I used soft bags a few times, successfully as it happens. But I swapped to a hard bike box when I looked out of the window of my plane and saw my bike bag on the luggage trolley, underneath a pile of five suitcases. Didn't want to take that risk again.
  • andyrrandyrr Posts: 1,491
    I had a soft bag that had a metal frame on the base to hold the fork dropouts plus it had a plastic stiffener on the base too. Being paranoid I used pipe lagging on the frame and also added thin sheets of hardboard down the sides to prevent damage- this worked pretty well. 1 trip I used sheets of polystyrene in place of the hardboard which did break up a bit but lasted the return trip and had the advantage of adding pretty much no weight. For you you could use a cheap or disposable outer with reinforcing as a shell-type case is the best to try and guarantee a safe journey.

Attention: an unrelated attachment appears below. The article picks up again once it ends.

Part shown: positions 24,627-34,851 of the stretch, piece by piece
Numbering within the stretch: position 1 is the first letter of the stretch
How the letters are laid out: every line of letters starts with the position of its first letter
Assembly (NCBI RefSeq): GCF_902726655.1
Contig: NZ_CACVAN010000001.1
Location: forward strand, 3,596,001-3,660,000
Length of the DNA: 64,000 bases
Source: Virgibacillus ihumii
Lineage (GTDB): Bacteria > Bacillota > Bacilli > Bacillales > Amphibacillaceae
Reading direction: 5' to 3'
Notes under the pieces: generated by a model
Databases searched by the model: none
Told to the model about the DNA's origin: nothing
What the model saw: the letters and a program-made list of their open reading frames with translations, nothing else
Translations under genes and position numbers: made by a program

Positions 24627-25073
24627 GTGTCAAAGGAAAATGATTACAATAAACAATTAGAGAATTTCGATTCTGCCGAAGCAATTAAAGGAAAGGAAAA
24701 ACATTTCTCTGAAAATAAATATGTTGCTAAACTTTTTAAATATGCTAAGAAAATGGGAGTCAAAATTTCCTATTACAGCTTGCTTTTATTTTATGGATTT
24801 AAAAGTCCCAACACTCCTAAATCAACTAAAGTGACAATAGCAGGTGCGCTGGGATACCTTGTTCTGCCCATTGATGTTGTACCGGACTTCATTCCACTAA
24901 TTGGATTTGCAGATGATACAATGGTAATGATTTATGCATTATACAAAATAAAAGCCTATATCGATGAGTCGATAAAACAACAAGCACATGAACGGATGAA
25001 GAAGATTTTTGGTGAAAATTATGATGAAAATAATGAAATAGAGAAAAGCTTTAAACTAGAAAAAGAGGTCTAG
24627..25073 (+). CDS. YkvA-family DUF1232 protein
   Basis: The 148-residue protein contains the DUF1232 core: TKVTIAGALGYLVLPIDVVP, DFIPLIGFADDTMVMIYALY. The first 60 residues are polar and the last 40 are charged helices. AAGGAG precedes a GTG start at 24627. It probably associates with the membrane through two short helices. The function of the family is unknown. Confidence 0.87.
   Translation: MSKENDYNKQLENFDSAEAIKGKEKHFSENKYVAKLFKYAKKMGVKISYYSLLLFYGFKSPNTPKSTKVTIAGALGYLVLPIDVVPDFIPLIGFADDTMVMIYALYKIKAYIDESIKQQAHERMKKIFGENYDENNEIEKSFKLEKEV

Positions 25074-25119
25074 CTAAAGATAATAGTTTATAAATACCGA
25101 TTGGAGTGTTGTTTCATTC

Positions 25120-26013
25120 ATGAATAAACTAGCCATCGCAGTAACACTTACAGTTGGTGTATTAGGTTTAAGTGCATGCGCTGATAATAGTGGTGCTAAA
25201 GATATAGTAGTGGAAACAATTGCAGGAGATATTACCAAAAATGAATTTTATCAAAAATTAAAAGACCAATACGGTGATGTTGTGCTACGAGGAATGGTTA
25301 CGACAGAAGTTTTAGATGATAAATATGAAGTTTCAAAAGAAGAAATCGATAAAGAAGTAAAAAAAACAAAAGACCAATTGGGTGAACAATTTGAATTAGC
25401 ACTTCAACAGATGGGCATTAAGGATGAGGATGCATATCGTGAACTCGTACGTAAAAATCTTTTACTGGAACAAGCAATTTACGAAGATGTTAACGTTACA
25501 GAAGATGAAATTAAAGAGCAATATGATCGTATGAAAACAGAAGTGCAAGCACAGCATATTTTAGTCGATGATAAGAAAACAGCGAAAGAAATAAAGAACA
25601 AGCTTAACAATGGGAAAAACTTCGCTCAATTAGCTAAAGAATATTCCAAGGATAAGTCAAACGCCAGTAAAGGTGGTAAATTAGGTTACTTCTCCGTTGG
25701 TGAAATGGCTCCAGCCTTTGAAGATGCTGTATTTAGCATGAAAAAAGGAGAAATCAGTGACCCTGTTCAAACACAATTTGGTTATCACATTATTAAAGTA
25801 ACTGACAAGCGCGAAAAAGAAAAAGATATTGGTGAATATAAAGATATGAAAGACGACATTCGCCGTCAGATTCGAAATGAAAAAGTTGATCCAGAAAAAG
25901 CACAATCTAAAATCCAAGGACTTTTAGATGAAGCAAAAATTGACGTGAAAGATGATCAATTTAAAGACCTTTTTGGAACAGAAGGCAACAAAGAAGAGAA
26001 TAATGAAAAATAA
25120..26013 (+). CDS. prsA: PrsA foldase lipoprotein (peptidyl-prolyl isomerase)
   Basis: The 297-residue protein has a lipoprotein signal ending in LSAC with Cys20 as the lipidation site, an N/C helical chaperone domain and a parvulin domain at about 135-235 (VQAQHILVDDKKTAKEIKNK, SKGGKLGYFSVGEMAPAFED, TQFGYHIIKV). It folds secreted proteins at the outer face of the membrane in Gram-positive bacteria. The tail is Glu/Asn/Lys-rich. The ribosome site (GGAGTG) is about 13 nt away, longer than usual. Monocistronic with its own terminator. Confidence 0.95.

• ibr17xviiibr17xvii Posts: 324

    I always mention on these threads that in my experience using anything other than a hard shell box is a risk. Just seen this tweet, which proves the point that with a soft case you have to be lucky every time

    https://mobile.twitter.com/Francis_Cade/status/1219924284065361925

    PP

  • parmosparmos Posts: 66
    edited 27 January
    i went to the french alps back in 99'' couldn't get a direct flight to geneva so ended up going to schipol then onto geneva but there was a dutch airline strike and we never got our MTB's till 4 days into the weeks holiday obvs we rented bikes after the 1st day.

    we all bought bike bikes planetX ones back then and jsut padded them out with our clothing i remember it costing lots more than it should have.

    never any issues since with direct flights
  • dennisndennisn Posts: 10,373
    Pain in the censored . Like flying with skis. Another pain in the censored .